Saturday, September 7, 2013

Modern Architecture and Bad Bathrooms: Wright's Beth Shalom Synagogue, Philadelphia

That the bathroom is the most important room in any building is self-evident. Consequently, for modern architects to so studiously ignore it is a crime. Here in California the Salk Institute is a perfect example; I haven't been in enough of the prolific William Pereira's buildings to pass judgment (but here's more on them.)

In 1997 when I still lived in Philadelphia I was on a Frank Lloyd Wright kick and the Philadelphia synagogue Beth Shalom is a Wright building. In fact it was one of his last; it was started while he was alive but he died during the construction, in 1959. It's actually a bit garish and uber-Mayan; I wonder if the guys who wrote the script for Ghostbusters got the idea for the Gozer-building from this thing. That said, the worship space is pretty nice (third picture is looking up).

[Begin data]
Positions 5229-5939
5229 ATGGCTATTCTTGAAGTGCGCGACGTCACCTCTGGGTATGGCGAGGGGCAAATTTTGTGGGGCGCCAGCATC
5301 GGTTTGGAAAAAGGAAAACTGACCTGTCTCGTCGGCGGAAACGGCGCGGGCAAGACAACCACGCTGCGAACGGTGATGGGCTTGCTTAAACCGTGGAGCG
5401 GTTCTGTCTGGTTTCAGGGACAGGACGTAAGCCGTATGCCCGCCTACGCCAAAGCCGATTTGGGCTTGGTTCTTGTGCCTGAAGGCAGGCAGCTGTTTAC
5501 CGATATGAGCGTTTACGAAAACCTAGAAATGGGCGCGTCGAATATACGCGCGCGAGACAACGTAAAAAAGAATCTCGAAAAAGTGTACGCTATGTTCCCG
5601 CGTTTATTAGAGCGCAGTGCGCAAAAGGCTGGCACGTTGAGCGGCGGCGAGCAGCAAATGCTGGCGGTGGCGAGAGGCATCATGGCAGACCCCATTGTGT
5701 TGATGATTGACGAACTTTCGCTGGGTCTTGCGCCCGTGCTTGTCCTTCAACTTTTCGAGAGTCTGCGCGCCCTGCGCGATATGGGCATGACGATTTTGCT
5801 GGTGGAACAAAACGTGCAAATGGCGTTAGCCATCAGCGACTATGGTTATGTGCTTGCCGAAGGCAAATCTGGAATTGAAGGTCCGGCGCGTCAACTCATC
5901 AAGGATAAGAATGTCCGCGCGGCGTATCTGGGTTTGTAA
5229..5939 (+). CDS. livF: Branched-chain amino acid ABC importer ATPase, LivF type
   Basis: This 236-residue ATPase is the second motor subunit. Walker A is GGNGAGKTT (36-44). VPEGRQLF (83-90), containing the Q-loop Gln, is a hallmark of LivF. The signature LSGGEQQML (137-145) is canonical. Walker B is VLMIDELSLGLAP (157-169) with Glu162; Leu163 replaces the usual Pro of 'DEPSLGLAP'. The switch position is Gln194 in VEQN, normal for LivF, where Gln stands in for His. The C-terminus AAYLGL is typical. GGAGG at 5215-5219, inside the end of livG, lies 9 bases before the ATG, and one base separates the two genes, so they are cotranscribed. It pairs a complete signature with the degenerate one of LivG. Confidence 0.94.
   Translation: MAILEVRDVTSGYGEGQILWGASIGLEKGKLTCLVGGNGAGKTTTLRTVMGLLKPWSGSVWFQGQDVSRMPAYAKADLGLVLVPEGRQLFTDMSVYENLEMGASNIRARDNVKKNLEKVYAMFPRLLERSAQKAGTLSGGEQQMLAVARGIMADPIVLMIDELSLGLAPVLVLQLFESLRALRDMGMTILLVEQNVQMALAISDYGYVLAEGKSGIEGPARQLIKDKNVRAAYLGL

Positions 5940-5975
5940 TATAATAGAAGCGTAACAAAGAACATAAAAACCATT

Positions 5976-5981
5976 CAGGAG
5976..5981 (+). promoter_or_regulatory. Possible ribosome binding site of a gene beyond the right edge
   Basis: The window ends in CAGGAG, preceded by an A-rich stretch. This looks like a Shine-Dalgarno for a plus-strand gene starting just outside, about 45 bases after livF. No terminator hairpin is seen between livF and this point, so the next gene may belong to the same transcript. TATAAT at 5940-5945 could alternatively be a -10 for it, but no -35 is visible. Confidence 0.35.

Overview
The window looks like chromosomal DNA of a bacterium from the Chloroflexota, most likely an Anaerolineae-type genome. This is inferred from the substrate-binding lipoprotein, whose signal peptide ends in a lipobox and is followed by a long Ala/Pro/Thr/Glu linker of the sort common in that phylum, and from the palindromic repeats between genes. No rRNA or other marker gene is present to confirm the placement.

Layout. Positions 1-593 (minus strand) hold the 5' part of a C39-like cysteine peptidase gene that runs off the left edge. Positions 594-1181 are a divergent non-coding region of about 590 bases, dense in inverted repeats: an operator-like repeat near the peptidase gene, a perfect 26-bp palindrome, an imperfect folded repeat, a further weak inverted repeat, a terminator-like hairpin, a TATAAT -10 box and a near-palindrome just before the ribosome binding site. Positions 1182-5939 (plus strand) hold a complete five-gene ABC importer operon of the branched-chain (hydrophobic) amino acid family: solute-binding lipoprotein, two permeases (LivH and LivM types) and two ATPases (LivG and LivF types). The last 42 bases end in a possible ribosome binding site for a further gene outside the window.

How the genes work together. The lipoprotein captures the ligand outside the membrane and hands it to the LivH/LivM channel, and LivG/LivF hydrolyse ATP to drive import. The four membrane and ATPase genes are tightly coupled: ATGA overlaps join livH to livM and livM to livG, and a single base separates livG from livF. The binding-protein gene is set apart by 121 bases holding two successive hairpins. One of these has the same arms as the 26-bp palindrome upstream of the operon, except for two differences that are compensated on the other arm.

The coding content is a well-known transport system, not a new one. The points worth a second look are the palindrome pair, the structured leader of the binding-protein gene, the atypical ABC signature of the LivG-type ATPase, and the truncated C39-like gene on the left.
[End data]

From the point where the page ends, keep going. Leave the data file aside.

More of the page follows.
Of course I wouldn't be posting this if I weren't going to complain about the bathrooms, tiny, consistent with another famous Wright, Falling Water. Look at this! For that gigantic facility, there are 2 (two) stalls in the single men's room! I guess no one ever has to defecate in the presence of Yahweh?

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